The scam uses the same methods as earlier Facebook video scams and entices a user to click on the link and then directs them to a site where they are asked to fill out surveys before they can view a video. In the end, the user fills up the survey and makes money for the scammers and then dupes the users by not showing any video at all.

With more than 750 million users, Facebook is ripe for pickings and the scammers stand to make a decent amount of money even if they fool 1% of the Facebook users.

It is recommended that you DO NOT click on such links or scam messages on Facebook. If you come across this scam message, please delete/remove the scam from your Facebook news feed immediately. Alternately, you can report the scam to Facebook Security.

Here is an article about Avoiding Facebook Likejacking and Clickjacking scams. We have also compiled a list of Most Actively Spreading Scams on Facebook on Facebook for you to look through and avoid. You might also want to use a security application for protecting you from Facebook scams. As a precautionary measure, always check which applications you use and remove unwanted or suspicious ones. If you aren’t sure how to do it, you can always check our guide on removing apps from Facebook.

[Video] OSLO Security Camera Captures Blast! Facebook Scam

Earlier today, a bomb went off in OSLO killing several innocent people and injuring many. The blasts were carried out by terrorists, but it looks like scammers are out to fool people and make use of the tragic incident as a background.

OSLO Security Camera Blast Facebook Scam

A new Facebook Scam is doing the rounds of Facebook where people are sharing updates saying “[Video] OSLO Security Camera Captures Blast!”. There is no such video available on the internet and the the users are just scamming people and having them click on the links and making money for themselves.

Earlier this month, scammers used the Casey Anthony case and spread scam saying; Leaked Video of Casey Anthony Confessing to Lawyer! Facebook Scam. They also took advantage of Ryan Dunn’s death and spread a scam Ryan Dunn’s LAST WORDS EXCLUSIVE Video.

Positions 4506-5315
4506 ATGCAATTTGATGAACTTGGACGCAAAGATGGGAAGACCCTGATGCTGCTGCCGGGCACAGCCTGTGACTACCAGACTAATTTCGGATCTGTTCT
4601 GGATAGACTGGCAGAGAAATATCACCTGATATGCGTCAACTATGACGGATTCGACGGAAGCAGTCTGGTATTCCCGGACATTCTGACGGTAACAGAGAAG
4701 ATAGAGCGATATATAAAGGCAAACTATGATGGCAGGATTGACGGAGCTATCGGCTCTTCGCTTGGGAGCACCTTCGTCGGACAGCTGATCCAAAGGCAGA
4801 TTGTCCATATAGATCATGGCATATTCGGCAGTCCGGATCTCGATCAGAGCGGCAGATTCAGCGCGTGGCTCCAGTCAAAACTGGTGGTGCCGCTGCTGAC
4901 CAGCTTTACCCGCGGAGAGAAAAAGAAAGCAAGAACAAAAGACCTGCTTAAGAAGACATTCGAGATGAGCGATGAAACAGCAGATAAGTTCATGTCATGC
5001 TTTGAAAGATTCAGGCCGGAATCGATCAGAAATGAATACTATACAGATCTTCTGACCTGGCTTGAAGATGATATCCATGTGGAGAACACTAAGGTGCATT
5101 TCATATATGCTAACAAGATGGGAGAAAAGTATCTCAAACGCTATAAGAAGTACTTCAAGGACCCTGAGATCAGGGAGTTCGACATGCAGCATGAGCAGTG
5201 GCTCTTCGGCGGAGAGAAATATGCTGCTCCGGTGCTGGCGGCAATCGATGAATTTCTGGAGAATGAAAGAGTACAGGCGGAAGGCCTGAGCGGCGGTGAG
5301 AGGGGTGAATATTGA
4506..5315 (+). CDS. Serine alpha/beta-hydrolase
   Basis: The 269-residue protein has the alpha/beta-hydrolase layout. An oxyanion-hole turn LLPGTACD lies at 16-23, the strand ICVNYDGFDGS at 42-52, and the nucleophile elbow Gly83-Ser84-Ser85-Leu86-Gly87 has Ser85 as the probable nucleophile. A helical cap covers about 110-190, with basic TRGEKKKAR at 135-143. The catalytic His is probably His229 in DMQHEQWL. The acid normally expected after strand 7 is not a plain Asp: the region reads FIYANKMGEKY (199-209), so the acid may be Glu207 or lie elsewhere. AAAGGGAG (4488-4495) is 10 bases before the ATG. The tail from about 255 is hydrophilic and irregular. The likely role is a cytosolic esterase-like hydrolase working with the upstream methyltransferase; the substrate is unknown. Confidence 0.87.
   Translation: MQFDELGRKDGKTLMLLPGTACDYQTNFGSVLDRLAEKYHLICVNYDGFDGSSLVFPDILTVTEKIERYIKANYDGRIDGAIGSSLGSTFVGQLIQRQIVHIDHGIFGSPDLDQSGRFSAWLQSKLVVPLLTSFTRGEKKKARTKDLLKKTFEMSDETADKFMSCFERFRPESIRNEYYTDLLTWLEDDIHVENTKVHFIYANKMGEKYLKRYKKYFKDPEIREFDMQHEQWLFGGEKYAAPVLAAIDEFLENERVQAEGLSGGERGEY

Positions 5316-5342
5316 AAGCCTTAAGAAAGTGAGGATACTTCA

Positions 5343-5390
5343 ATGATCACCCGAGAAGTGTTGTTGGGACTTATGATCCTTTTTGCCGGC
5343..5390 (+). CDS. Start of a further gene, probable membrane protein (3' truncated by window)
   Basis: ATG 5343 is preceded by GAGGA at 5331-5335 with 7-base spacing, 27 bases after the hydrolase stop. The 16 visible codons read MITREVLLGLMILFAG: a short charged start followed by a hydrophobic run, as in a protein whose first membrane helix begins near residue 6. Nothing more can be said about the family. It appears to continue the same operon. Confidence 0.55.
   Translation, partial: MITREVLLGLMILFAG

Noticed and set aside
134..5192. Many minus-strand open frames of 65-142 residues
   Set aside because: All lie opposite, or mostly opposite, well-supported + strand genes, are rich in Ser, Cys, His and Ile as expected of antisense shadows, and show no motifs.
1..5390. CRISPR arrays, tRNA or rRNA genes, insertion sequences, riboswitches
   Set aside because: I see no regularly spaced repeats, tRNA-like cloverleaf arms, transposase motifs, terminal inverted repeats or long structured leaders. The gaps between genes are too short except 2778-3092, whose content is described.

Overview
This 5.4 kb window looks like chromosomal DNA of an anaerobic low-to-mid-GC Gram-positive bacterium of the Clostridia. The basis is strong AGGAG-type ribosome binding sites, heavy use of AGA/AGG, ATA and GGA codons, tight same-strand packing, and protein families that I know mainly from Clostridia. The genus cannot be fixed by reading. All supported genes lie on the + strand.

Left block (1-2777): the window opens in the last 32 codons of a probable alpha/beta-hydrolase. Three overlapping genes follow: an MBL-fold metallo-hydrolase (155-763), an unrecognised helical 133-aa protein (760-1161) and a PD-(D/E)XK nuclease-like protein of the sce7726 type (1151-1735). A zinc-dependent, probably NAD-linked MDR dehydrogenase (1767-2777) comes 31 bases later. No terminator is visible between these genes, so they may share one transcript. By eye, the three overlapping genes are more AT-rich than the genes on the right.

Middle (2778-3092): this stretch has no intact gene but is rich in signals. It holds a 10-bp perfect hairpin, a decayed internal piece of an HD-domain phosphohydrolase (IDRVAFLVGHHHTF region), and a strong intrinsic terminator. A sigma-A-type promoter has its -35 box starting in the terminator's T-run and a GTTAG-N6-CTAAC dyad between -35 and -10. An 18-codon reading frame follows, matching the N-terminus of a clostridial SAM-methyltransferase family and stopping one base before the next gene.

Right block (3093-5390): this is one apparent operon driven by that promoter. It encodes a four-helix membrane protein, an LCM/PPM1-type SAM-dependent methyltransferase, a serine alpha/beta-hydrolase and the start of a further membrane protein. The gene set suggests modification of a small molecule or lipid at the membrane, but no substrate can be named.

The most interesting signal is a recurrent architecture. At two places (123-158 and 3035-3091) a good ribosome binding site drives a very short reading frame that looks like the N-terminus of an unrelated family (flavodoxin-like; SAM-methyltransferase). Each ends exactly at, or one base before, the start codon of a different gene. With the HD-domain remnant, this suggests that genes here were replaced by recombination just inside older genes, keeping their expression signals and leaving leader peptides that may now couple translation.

Additionally, earlier this year, scammers also took advantage of the Osama Bin Laden killing and spread scams like Osama Dead Censored Video Leaked Wikileaks Video, Osama Bin Death Video among other things. The scammers have also not left celebrities like Justin Bieber and Miley Cyrus by spreading scams like OMG Can’t Believe Justin Beiber Did This To A Girl and Warning: Miley Cyrus Sick Video.

Overall, the scammers take advantage of people and their curiosity and spread their scams during a big event or disaster. They don’t care about the sufferings, all they care about is to fool you and make money.

It is recommended that you DO NOT click on such links or scam messages on Facebook. If you come across this scam message, please delete/remove the scam from your Facebook news feed immediately. Alternately, you can report the scam to Facebook Security.

Here is an article about Avoiding Facebook Likejacking and Clickjacking scams. We have also compiled a list of Most Actively Spreading Scams on Facebook on Facebook for you to look through and avoid. You might also want to use a security application for protecting you from Facebook scams. As a precautionary measure, always check which applications you use and remove unwanted or suspicious ones. If you aren’t sure how to do it, you can always check our guide on removing apps from Facebook.

Girl Has a Spider Living Inside of Her Skin! Facebook Scam

A new is rapidly spreading on where users are sharing a video on their timeline with the message "OMG. this is really gross GlRL HAS A SPlDER LlVlNG lNSlDE OF HER SKlN".

OMG Girl Spider in Skin Facebook Spam

The following update is written in all capital letters and has replaced the word "I" with an "L". The video also warns users that it has Mature Content. However, don’t fall for it, since it is nothing but Facebook Spam. The scam is similar to earlier scams like the OMFG: A Girl Raped by Her Teacher in the Classroom and Brother Rapes and Kills His Sister scam.

It tries to generate curiosity in users and then redirects them to a site where they are asked to fill out surveys before they can watch the video. As a user, you might fill out the survey and make money for the scammer, but there will be no video to view in the end.

It is recommended that you DO NOT click on such links or scam messages on Facebook. If you come across this scam message, please delete/remove the scam from your Facebook news feed immediately. Alternately, you can report the scam to Facebook Security.

Here is an article about Avoiding Facebook Likejacking and Clickjacking scams. We have also compiled a list of Most Actively Spreading Scams on Facebook on Facebook for you to look through and avoid.  You might also want to use a security application for protecting you from Facebook scams. As a precautionary measure, always check which applications you use and remove unwanted or suspicious ones. If you aren’t sure how to do it, you can always check our guide on removing apps from Facebook.

Anonymous & LulzSec Tell FBI To Go Fish

Over the past couple of days the FBI has been making arrests in and around New York City with regards to the PayPal breach carried out by Anonymous back in December 2010. Over 14 people were arrested on Tuesday and several more searches are underway.